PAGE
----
Robert M. Park

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BACKGROUND Although adverse neuropsychological and neurological health effects are well known among workers with high manganese (Mn) exposures in mining, ore-processing and ferroalloy production, the risks among welders with lower exposures are less well understood. METHODS Confined space welding in construction of a new span of the San Francisco-Oakland(More)
Experimenters in toxicology often compare the concentration-response relationship between two distinct populations using the median lethal concentration (LC50). This comparison is sometimes done by calculating the 95% confidence interval for the LC50 for each population, concluding that no significant difference exists if the two confidence intervals(More)
OBJECTIVES To estimate excess lifetime risk of (a) mortality from lung disease other than cancer (LDOC), and, (b) onset of radiographic silicosis, arising from occupational exposure to respirable crystalline silica dust. METHODS Data from a cohort of California diatomaceous earth mining and processing workers exposed to crystalline silica dust (mainly as(More)
BACKGROUND Studies have reported associations between manganese (Mn) exposures and Mn levels in blood and urine, though the suitability of these biological measures as biomarkers of exposure is not well known. METHODS We evaluated whether whole blood, plasma, and urine Mn levels reflect exposures in occupationally exposed humans. RESULTS In active(More)
BACKGROUND Associations between occupations and neurodegenerative diseases (NDD) may be discernable in death certificate data. METHODS Hypotheses generated from 1982 to 1991 study were tested in data from 22 states for the years 1992-1998. Specific occupations and exposures to pesticides, solvents, oxidative stressors, magnetic fields, and welding fumes(More)
BACKGROUND Endocrine disrupting chemicals and carcinogens, some of which may not yet have been classified as such, are present in many occupational environments and could increase breast cancer risk. Prior research has identified associations with breast cancer and work in agricultural and industrial settings. The purpose of this study was to further(More)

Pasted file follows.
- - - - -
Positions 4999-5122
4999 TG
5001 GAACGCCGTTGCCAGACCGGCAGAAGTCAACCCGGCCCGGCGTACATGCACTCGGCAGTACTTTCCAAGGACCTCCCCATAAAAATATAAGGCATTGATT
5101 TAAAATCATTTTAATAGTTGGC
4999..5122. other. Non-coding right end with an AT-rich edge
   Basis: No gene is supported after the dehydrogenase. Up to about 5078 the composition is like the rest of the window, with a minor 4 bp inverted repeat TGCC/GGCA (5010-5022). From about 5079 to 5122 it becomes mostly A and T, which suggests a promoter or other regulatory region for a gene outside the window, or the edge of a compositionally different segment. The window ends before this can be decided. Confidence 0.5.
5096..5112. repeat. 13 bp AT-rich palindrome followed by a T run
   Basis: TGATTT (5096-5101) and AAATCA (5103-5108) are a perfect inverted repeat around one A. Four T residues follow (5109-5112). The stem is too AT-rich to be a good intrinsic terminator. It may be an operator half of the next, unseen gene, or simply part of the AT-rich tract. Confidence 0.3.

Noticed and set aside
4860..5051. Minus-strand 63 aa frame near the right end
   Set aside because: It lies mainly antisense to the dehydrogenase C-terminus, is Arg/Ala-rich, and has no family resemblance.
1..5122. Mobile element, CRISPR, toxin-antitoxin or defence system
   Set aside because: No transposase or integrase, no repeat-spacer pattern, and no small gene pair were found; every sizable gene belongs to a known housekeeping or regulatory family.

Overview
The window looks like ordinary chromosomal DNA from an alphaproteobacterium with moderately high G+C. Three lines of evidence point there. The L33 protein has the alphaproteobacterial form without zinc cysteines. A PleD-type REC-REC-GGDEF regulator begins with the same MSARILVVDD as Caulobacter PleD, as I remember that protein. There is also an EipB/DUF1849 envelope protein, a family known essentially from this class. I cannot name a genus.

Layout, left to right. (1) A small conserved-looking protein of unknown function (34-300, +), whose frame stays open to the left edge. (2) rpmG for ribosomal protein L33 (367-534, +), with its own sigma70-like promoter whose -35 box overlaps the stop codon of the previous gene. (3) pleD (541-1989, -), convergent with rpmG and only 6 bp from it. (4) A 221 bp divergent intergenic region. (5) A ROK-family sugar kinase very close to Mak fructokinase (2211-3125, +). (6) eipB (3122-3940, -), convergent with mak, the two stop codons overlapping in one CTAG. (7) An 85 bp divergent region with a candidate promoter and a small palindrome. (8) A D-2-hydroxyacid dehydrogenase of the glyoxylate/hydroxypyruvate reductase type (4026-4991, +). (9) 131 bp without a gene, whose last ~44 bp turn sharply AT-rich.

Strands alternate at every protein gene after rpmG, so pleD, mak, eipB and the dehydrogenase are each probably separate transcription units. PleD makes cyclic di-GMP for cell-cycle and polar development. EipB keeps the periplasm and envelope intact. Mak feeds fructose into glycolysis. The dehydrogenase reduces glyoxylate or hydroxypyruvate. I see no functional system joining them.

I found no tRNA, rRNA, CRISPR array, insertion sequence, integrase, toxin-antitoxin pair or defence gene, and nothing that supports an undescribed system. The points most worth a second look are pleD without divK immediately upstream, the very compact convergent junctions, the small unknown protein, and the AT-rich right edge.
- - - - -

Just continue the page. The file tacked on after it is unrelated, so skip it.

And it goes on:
Exposure to manganese (Mn) is associated with neurobehavioral effects. There is disagreement on whether commonly occurring exposures in welding, ferroalloy, and other industrial processes produce neurologically significant neurobehavioral changes representing parkinsonism. A review of methodological issues in the human epidemiological literature on Mn(More)
Welding fume contains manganese (Mn) which is known to be bio-available to and neurotoxic for the central nervous system. Although an essential metal, Mn overexposure may cause manganism, a parkinsonian syndrome. The present welder study sought to improve the clinical portrait of manganism and to determine dose-effect relationships. The welders were(More)
BACKGROUND In a group of 43 confined space welders dose-effect relationships had been identified for adverse neurological/neuropsychological functional effects in relation to manganese (Mn) in blood or air (cumulative exposure index). The welders' exposure to Mn was unprotected and with poor ventilation, lasting on average 16.5 months. A follow-up(More)
BACKGROUND The mortality experience of iron and steel workers from modern plants in developing countries has not been extensively described. METHODS Mortality at two Korean iron and steel manufacturing complexes was analyzed using Poisson regression methods with both direct and indirect standardization. Work histories were linked with a national mortality(More)